Effect of Motor Imagery After Motor Learning for 30 sec on Excitability of Spinal Neural Function and its Impact on Accurate Control of Muscle ForceYuki Fukumoto1*, Yoshibumi Bunno1,2 and Toshiaki Suzuki1,2
- *Corresponding Author:
- Dr. Yuki Fukumoto
Graduate School of Kansai University of Health Sciences 2-11-1 Wakaba
Sennangun Kumatori, Osaka, Japan
E-mail: [email protected]
Received date: January 31, 2017; Accepted date: February 27, 2017; Published date: March 06, 2017
Citation: Fukumoto Y, Bunno Y, Suzuki T (2017) Effect of Motor Imagery After Motor Learning for 30 sec on Excitability of Spinal Neural Function and its Impact on Accurate Control of Muscle Force. J Nov Physiother 7:339. doi: 10.4172/2165-7025.1000339
Copyright: © 2017 Fukumoto Y, et al. This is an open-access article distributed under the terms of the Creative Commons Attribution License, which permits unrestricted use, distribution, and reproduction in any medium, provided the original author and source are credited.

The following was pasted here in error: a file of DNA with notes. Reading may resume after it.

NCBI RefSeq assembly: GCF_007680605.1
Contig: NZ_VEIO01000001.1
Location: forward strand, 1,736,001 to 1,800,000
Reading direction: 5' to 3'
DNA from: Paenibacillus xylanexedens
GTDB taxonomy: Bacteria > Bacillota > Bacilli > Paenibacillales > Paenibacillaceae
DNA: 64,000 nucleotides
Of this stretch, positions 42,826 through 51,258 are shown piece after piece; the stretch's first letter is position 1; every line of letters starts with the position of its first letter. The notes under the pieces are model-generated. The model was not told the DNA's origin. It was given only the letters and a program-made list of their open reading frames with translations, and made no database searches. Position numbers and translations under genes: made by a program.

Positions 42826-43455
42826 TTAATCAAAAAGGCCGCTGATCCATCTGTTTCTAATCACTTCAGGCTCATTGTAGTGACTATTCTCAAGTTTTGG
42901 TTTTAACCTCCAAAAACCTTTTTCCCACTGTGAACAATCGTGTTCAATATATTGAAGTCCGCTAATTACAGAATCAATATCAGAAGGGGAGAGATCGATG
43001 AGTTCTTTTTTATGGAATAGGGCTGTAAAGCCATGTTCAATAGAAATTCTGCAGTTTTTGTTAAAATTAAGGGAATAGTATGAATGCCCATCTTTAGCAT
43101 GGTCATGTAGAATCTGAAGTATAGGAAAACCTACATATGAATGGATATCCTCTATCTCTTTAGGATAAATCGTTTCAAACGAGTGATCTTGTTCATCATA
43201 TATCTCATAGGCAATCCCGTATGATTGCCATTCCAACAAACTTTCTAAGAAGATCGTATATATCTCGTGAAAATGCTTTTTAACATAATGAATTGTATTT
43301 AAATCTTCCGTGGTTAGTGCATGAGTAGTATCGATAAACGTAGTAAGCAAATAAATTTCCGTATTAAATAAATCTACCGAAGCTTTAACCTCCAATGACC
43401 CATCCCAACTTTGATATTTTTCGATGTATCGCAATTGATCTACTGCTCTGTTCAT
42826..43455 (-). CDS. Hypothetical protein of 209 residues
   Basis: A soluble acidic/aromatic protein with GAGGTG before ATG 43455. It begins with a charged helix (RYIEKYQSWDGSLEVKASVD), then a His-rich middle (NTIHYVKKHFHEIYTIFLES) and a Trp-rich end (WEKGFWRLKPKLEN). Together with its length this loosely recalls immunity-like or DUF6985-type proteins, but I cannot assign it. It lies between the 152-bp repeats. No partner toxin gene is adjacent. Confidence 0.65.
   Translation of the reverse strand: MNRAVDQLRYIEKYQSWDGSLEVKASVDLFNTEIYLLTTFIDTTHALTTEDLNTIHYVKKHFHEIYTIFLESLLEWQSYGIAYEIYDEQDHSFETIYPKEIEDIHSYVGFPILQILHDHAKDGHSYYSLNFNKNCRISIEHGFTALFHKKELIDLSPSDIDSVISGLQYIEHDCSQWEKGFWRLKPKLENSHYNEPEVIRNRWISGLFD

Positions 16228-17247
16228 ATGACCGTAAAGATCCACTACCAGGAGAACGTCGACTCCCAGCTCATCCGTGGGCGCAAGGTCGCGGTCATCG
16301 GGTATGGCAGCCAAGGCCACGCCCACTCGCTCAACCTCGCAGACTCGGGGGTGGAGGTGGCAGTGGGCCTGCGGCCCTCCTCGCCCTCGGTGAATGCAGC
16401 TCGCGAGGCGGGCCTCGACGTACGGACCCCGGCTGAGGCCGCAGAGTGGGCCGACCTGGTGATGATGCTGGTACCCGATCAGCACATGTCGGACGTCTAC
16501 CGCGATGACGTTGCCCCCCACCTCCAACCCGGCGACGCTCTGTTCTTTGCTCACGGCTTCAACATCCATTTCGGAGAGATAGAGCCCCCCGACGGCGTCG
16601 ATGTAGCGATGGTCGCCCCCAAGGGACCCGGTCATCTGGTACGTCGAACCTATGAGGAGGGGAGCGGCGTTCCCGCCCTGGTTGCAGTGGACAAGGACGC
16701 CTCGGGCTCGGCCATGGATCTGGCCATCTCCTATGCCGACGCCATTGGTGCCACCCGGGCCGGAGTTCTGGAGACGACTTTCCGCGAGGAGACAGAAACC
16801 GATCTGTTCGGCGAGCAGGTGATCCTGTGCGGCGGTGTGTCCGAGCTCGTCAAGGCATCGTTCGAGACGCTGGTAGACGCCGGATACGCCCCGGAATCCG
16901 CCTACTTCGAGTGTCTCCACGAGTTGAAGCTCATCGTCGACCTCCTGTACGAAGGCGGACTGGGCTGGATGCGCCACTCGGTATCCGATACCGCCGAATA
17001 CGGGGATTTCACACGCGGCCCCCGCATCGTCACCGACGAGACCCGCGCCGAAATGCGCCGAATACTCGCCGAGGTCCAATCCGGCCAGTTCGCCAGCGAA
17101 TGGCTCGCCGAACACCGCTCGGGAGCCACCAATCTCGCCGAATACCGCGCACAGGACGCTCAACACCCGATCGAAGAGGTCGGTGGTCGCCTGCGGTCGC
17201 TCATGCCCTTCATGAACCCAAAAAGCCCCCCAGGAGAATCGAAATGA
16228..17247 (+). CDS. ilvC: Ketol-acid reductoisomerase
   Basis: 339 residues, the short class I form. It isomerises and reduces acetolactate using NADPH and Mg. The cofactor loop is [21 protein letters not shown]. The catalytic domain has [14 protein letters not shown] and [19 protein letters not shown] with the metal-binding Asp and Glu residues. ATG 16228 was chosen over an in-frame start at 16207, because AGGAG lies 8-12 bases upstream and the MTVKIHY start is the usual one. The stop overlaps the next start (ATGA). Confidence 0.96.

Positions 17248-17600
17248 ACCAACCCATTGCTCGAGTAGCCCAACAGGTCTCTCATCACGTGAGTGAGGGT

This study aimed to examine the effects of motor imagery on the excitability of spinal neural function and accurate control of muscle force. In total, 30 healthy volunteers (15 men and 15 women; mean age, 21.1 ± 1.2 years) participated in the study. The methodology involved recording F-waves under resting conditions with a touching sensor. Also, the subjects learned to maintain the 50% maximum voluntary contraction (MVC) value of the pinch by viewing a meter display for 30 sec. Next, the pinch force was measured for 10 sec without using visual feedback (1st trial of pinch task). Subsequently, the subjects engaged in motor imagery and the F-waves were recorded. Finally, the pinch force was measured again, as in 1st trial of the pinch task (2nd trial of pinch task). In the control group, the subjects did not use motor imagery on similar processes as in the motor imagery condition phase from different days. F-waves were analyzed with persistence. Correction time and the 50% MVC error were calculated from the pinch force. Persistence was more increased under motor imagery than in the resting and touching sensor. In addition, no significant differences were observed in correction time and the 50% MVC error in the motor imagery group. But in the control group, correction time was decreased and the 50% MVC error was increased in the 2nd trial of pinch task as compared to the 1st trial. In conclusion, motor imagery after motor learning for 30 sec increased spinal neural excitability function. Moreover, motor imagery might allow accurate control and maintenance of muscle force.